Enumclaw Expo Center loses Creation Festival

The largest of Enumclaw's summer festivals is packing up its tent and returning to its eastern Washington roots.

Creation Festivals had made the Enumclaw Expo Center its home the past four years, filling the city for four days while attendees attended concerts and other activities associated with the nation's largest Christian festival. While not on the Expo Center grounds, Creation guests bought gas and groceries, sipped lattés and patronized downtown merchants.

The decision by Creation Festivals LLC became public during an Oct. 23 budget meeting of the City Council and was confirmed in a press release issued the following day by City Hall.

The announcement that Creation Fest would move to Enumclaw was greeted by great fanfare in November 2009, seen as a much-needed shot in the arm to boost an ailing economy. Creation came for 2010 and remained for three more summers. Most of the attendees camped at the site for the duration of the festival, arriving from throughout Washington, Oregon, Idaho and British Columbia.

Previously, Creation had made its home for a dozen years at The Gorge Amphitheatre in George, Wash., a popular concert venue on the eastern bluff overlooking the Columbia River. When the decision to move operations to Enumclaw was first announced, organizers said Enumclaw was an upgrade due to closer proximity to urban services and the easy jaunt from the populated I-5 corridor.

Apparently, the appeal has worn off.

“Creation Festival, along with its concerts and many activities, has always been about the camping experience for families, kids, church groups and just about all ages," said Creation's Bill Darpino. "We love the Enumclaw Expo Center as a concert venue, but we have seen a growing need to be back in Eastern Washington with its sunny, warm weather and river front parks, to provide a unique camping experience for our attendees.”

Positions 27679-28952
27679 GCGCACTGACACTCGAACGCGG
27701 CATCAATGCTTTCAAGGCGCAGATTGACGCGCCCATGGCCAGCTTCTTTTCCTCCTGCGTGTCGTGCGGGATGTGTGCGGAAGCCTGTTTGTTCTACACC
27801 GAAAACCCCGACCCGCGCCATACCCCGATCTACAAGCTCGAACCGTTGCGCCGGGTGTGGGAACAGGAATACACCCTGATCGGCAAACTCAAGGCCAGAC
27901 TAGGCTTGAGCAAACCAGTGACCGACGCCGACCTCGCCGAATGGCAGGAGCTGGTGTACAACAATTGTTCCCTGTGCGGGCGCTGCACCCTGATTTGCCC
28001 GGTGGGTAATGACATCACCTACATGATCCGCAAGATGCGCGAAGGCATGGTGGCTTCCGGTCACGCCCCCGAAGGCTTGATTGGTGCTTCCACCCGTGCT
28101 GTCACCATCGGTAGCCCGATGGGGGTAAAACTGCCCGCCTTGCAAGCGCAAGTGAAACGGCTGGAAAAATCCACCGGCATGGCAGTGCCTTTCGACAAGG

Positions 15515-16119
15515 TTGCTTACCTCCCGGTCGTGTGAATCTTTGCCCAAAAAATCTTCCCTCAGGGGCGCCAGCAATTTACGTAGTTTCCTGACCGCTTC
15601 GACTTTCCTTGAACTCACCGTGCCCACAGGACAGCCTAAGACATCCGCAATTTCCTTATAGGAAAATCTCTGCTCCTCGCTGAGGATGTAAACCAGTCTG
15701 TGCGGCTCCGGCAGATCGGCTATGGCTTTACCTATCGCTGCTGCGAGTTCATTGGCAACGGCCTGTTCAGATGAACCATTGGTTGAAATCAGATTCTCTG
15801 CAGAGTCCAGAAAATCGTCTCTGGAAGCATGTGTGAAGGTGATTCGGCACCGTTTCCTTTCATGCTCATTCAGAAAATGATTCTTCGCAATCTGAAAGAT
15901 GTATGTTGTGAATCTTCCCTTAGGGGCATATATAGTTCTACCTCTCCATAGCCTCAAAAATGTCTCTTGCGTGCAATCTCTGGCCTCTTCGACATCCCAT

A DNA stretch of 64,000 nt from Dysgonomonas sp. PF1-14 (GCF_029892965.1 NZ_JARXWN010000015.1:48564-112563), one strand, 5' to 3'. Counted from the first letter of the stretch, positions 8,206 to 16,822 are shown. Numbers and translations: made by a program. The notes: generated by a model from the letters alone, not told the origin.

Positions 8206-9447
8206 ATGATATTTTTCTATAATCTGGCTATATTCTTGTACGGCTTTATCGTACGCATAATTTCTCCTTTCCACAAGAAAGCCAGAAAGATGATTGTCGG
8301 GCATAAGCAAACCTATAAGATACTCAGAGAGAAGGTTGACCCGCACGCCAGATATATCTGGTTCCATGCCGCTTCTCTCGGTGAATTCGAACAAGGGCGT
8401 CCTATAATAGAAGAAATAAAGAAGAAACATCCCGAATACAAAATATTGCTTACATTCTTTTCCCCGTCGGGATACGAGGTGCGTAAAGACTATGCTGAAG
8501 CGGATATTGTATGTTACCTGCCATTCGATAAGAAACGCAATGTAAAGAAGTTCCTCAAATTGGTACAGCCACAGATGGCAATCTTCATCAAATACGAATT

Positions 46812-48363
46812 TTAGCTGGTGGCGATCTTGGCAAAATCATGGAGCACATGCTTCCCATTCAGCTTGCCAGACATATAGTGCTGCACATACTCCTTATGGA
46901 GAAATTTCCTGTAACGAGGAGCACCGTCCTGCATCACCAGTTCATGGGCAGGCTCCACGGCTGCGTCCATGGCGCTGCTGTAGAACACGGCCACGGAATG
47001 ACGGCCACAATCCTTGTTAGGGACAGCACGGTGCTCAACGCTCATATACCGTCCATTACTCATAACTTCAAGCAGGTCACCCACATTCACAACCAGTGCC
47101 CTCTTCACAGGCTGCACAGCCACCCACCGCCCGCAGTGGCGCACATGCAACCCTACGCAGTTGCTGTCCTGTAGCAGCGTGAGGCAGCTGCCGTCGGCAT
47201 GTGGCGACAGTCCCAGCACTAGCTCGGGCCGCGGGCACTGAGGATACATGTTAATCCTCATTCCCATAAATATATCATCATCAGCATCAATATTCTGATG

While the Gorge Amphitheatre is no longer in the cards, Creation will be floating downriver to the Tri-Cities beginning in 2014.

Creation Festival could be a noisy venture, with concerts cranking out loud music until 11 p.m., but was otherwise welcomed by the city.

"Aside from noise complaints from residents nearby, the event had no negative impact on the community or public safety providers," stated the city's press release.

“Creation brought many positive attributes to our community and will be sorely missed,” Mayor Liz Reynolds said. “I wish them all the best.”

Creation was one of four major events hosted each summer at the Expo Center, along with the Scottish Highland Games, the Olympic Kennel Club dog show and the King County Fair.

The departure of the Christian music festival will likely spur ongoing discussions surrounding the Expo Center's fiscal impact on the city and future operation of the grounds, which were turned over to the city by King County in 2007.

The center has operated at a deficit since landing in the city's lap, but annual deficits have decreased since 2011. Reserves had been projected to sustain operations through 2016 at least, but the loss of Creation causes that scenario to crumble. Now, it's anticipated operating reserves will be depleted by 2014. City administration is now reviewing options and opportunities with a goal of making the Expo Center a financially viable asset.

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